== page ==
Downloading software safely is nearly impossible – I’m resigned to the fact that a determined-enough attacker can access my data, since at the end of the day there’s always duct tape and rusty pliers, but the size of the holes in the stack we have to trust to get our hands on software is still painful to behold. See the followup too.

Bulk whois data – If you ask them nicely, ARIN will send you a complete dump of all their whois contact information, or you can buy it with no questions asked from a third-party supplier. More data that we theoretically know is public, but that becomes more problematic when it’s available en masse.

Dog poop, Facebook, and optimism – In the computer world we’re uncovering all sorts of interesting insights into hidden aspects of humanity, but we haven’t been able to get them into the hands of all the sociologists, historians, planners, aid workers, medical researchers et al who can really use them. I’m hoping Nicholas Christakis’s Human Nature Lab at Yale will bridge some of that gap, I’m very interested to see what emerges.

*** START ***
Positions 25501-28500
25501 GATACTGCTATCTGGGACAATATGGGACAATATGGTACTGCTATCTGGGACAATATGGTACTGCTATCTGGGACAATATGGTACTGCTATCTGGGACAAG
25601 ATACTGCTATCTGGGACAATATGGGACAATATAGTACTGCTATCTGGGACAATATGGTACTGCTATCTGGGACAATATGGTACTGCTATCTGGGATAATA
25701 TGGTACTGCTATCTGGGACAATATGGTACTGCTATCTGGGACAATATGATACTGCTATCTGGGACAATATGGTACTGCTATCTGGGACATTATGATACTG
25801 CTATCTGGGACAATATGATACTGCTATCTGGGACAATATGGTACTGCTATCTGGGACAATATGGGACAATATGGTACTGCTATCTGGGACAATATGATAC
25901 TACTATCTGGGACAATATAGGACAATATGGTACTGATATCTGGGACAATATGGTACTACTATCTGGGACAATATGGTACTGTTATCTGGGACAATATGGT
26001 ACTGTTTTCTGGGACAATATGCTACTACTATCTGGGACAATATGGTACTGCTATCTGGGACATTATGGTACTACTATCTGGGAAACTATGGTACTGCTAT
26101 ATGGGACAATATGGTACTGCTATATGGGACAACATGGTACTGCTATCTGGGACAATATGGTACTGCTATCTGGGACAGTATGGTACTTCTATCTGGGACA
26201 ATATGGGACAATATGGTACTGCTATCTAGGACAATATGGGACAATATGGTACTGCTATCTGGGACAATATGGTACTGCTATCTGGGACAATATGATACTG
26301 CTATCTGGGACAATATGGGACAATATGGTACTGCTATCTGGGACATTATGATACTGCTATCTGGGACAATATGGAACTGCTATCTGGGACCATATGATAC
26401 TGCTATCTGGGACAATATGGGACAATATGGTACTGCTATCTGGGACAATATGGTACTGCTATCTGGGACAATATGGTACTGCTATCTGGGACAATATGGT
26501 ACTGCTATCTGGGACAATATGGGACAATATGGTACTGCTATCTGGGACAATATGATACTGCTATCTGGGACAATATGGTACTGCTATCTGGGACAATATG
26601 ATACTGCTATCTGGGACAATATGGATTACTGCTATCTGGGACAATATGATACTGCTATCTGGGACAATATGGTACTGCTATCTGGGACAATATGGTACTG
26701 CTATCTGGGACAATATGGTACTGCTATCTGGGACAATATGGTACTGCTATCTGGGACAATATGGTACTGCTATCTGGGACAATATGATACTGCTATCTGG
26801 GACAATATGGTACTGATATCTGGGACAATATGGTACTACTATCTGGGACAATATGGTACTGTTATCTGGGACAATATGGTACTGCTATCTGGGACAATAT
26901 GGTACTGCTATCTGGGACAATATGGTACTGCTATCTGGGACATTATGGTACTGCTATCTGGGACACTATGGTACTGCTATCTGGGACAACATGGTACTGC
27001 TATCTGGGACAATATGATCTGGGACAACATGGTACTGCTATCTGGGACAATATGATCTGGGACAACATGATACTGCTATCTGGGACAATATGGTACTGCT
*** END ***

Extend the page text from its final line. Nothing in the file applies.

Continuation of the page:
Potato programming – Even though I’m not a fan overall, I still learned a lot from my forays into functional programming. I almost always never mutate values after I’ve assigned them, and I find code a lot cleaner when I can avoid lower-level for loop constructs in favor of something like a map or each. I just ran across this term for the clunky code that explicit looping produces, and it’s a memorable way of describing the one-potato, two-potato anti-pattern.

Verification handbook – This is a free handbook aimed at helping reporters separate rumor from fact when news is breaking, but it’s just as useful for readers of journalism. There are so many more sources of information these days that responsible citizens in a modern society have to be able to intelligently question what they’re being told.

Five short links

famousfive

Photo by Man’s Pic

The man who tried to build the Second Coming – I just visited Joachim Koester’s art exhibit on its last weekend at the YBCA, and while I was left cold by the actual experience, I loved the idea of designing a machine through a seance. As design methodologies go, it’s far from the strangest I’ve run across and I bet it would have a better success rate than your average design-by-committee. Joanne was fascinated by the concept too, and found me this off-beat blog post describing how 19th century spiritualists ended up trying to trance a whole new world of technology into being.